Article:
“Why are you so haughty?” Howard asked, “You’re acting like a child.”
That was it. Vince got up and started laughing; his laugh was cold and humorless,
“I’m acting like a child?” he snorted, “You’re lusting after a woman who has worked with you for like three years and she can’t even remember your bloody name!” he made a disgusted sound and stomped off to the bathroom, slamming the door behind him. If Howard was going to be stubborn, Vince was going to give him a run for his money.
* * *
A Couple Weeks Later
Vince has been acting up since he saved me from monkey hell. Usually he’s so cheerful and bubbly, but lately he seems to be upset with me. I don’t know what I did. We’ve been having arguments, especially when I mention Gideon. It’s almost as if he’s jealous of her. I don’t know why he’d be jealous, I prefer him to her. I guess what I’m saying is that I have these feelings for Vince that I can’t express. It would ruin our friendship. If Vince knew I was falling in love with him, he’d laugh at me. I wish I knew what to do to make Vince happy again. It would kill me if he left because of a petty feud. I don’t want to be alone again.
-Howard TJ Moon
* * *
Since the last time I wrote Howard’s been acting like a berk. It’s always something about bloody Gideon and I’m sick of it. She’ll never love him like I do. I don’t know what to do. We keep fighting and it’s getting worse. I can’t tell Howard how I feel because he’d think I was lying. Why doesn’t he think he’s brilliant? He actually thought I wouldn’t miss him if he died. What’s he on about? I told him how rotten it was without him. I even bloody told him I cried when I found out he died. Maybe Naboo can give me some advice. He’s turning into one of my good mates. He said he wanted to leave the zoo to get a flat in Camden. How genius would that be? Camden is proper trendy. Maybe Howard would be happier if we left the zoo. Camden would be good for him. I bet I could give him a makeover so he wouldn’t look like Tom Selleck in tweed. Although, I’m rather fond of his moustache- don’t tell him!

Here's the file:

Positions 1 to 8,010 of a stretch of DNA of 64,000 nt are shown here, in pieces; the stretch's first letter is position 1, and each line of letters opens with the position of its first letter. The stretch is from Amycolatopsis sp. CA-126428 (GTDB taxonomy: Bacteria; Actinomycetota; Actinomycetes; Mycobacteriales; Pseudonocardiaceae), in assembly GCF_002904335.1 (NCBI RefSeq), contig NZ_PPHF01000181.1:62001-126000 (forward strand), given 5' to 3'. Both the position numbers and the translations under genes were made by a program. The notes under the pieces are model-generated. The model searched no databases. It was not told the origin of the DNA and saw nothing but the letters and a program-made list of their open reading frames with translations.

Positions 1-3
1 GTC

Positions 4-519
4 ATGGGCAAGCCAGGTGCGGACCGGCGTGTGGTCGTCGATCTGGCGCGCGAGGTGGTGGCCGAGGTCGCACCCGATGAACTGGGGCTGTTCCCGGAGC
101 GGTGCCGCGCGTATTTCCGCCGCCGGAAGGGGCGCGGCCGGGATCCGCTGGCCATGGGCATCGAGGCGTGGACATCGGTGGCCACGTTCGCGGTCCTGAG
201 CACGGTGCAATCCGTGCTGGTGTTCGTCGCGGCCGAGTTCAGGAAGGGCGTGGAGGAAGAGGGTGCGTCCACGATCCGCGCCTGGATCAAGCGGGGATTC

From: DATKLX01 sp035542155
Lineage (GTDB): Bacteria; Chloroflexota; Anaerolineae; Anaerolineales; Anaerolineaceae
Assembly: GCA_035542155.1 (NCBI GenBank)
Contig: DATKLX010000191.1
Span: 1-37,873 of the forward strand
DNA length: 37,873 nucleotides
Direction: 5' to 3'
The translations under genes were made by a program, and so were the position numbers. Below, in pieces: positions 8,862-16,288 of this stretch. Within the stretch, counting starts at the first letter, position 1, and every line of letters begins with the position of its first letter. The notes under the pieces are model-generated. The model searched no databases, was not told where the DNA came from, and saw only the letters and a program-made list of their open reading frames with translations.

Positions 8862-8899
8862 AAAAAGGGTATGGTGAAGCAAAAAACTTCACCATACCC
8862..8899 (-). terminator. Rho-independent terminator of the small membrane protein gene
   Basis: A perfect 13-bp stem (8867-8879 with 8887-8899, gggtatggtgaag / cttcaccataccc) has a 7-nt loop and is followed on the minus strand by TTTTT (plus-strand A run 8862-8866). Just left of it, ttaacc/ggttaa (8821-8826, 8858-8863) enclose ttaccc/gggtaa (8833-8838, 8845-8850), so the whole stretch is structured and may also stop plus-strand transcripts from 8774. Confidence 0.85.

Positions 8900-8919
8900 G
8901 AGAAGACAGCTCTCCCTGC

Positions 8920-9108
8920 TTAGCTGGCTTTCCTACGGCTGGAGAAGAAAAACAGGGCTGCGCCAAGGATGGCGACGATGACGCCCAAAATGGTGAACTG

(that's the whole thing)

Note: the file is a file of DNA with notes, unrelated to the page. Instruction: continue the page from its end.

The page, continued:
“Have you told Howard how you feel?” Naboo asked, poking at the hot coal on top of his hookah before taking a long puff from the hose.
“I can’t,” Vince frowned to himself, feeling a little light headed from the hardly legal haze that filled the back room of the kiosk.
“Why not?” Naboo blew a few smoke rings, watching them float up toward the ceiling.
“I told him I loved him before, when we were in the tundra, and he told me I only said it because he said it,” Vince closed his eyes, remembering the arctic adventure. When they were held prisoner for the Black Frost to deal with, Howard said he loved him. It caught him off guard and made him so happy that he accidentally laughed. It was all downhill from there. Howard refused to believe Vince when he said he loved Howard too. Vince wished he could redo everything.
“Sometimes talking isn’t enough,” Naboo took another hit from the hookah, coughing a few times before continuing, “show Howard how you feel.”
“How?” Vince looked at Naboo, watching him swat at one of the fresh smoke rings billowing over his head.
“I don’t know,” Naboo shrugged, putting the hose on the table in order to pull a joint out of his turban, “make him a jazz porno or learn the bassoon.”